by Jay H. Gorania
For the first half of Cephalic Canage’s jaunt on this year’s installment of the Summer Slaughter tour (that they lovingly referred to on stage and with their tour shirts as the “Summer’s Laughter tour”), Hellbound writer Kevi H. Metal jumped in their van and tagged along. When passing through Kevin’s home province of Ontario, however, he parted ways with the band to catch up with his gig as a line umpire for Tennis Canada (we hope that Kevin won’t have a John McEnroe type screaming at him regarding his calls, though I’m sure the same sentiment may not be held by one or two bands he’s reviewed less than favorably over the years).
In late July, while winding southbound toward San Antonio, the transmission on Cephalic’s van broke down in Fort Stockton, a tiny town in West Texas, before it was towed an hour away to Odessa. To (kinda) shorten a long story, Kevin called me to see if I could help out since I live 20 minutes away; my brother-in-law and I subsequently took their trailer to my family’s business; I drove Kevin and drummer John Merryman to the Austin gig the following day; and then Kevin and I headed back five hours so he could pick up the repaired van and haul ass to meet Cephalic that evening in Houston.
Since Kevin was unavailable, then, for what amounted to approximately the second half of the tour, I ended up joining them in Cincinnati. A matter of minutes after my cab led me from the airport to the venue, I was slinging merch, encountered almost immediately by a drunken young lady who was obviously there for the right reasons.
“Where are the bands partying?”
I wish that was the only time I faced that fucking question.
On the flipside, some people hanging around the merch area at venues proved themselves to be much cooler. In lovely Detroit, for example, there was an interesting coupling of friends. One teenaged dude with a Mayhem shirt, the other wearing a sky-blue Hollister shirt. Surprisingly (or perhaps obviously), the Mayhem dude wasn’t the wierd one. Bouncing around like a Home Alone-era Macaulay Culkin on crack, Hollister boy was growling the lyrics for Cephalic’s “Endless Cycle of Violence” before boasting about having exactly 420 texts on his phone at the end of Cephalic’s set.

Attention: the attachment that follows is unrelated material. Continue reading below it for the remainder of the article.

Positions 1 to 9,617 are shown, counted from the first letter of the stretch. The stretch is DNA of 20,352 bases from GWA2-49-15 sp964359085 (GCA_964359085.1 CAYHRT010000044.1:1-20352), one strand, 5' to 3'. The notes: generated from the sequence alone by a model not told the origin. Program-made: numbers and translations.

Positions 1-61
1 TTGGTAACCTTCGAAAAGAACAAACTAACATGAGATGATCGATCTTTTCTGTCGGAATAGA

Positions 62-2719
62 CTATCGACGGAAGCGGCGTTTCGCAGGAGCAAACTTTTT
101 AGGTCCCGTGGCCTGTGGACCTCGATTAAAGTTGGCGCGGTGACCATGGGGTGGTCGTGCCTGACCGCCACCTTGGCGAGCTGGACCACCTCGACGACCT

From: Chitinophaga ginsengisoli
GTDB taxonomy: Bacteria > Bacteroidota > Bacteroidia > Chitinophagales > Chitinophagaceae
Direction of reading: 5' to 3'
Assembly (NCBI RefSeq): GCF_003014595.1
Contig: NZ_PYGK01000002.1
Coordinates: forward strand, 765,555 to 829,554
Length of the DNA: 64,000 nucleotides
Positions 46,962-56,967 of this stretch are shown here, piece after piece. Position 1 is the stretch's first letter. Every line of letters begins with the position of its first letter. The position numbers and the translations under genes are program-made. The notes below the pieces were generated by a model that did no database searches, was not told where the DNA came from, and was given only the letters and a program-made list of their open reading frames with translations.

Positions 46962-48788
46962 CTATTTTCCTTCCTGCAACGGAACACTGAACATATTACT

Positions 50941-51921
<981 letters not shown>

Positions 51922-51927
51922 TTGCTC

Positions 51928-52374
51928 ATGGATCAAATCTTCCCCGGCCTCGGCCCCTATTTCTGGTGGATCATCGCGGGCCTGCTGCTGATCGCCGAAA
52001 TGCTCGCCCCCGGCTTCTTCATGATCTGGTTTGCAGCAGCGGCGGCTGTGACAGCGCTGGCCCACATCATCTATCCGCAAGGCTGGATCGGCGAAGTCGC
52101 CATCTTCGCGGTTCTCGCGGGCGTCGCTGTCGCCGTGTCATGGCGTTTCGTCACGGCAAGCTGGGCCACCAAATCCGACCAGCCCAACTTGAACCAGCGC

The next evening in Milwaukee, a Cephalic fanatic talked my ear off about how much he loves the band before the conversation took a tangent toward his passion for body modification and body suspension. “Humans are ground-based creatures, so when you’re lifted, it feels like you’re flying.”
While getting hoisted into the air by the fish hooks that were stabbed into the skin of your back may be cool and all, I didn’t really know how to respond.
But the massive venue, the Rave, had in the past been home to the legendary, annually-held Milwaukee Metalfest, a metal institution at which Cephalic played numerous times. It was actually one such performance in the late ’90s that prompted Relapse to sign Cephalic. With such a rich history linking them with the venue, it was fitting that the crowd went ape shit for them, spurring on a bloody, viscious fight in the pit.
When Decapitated strummed their last notes and business was finalized, Cephalic had little time to party that night.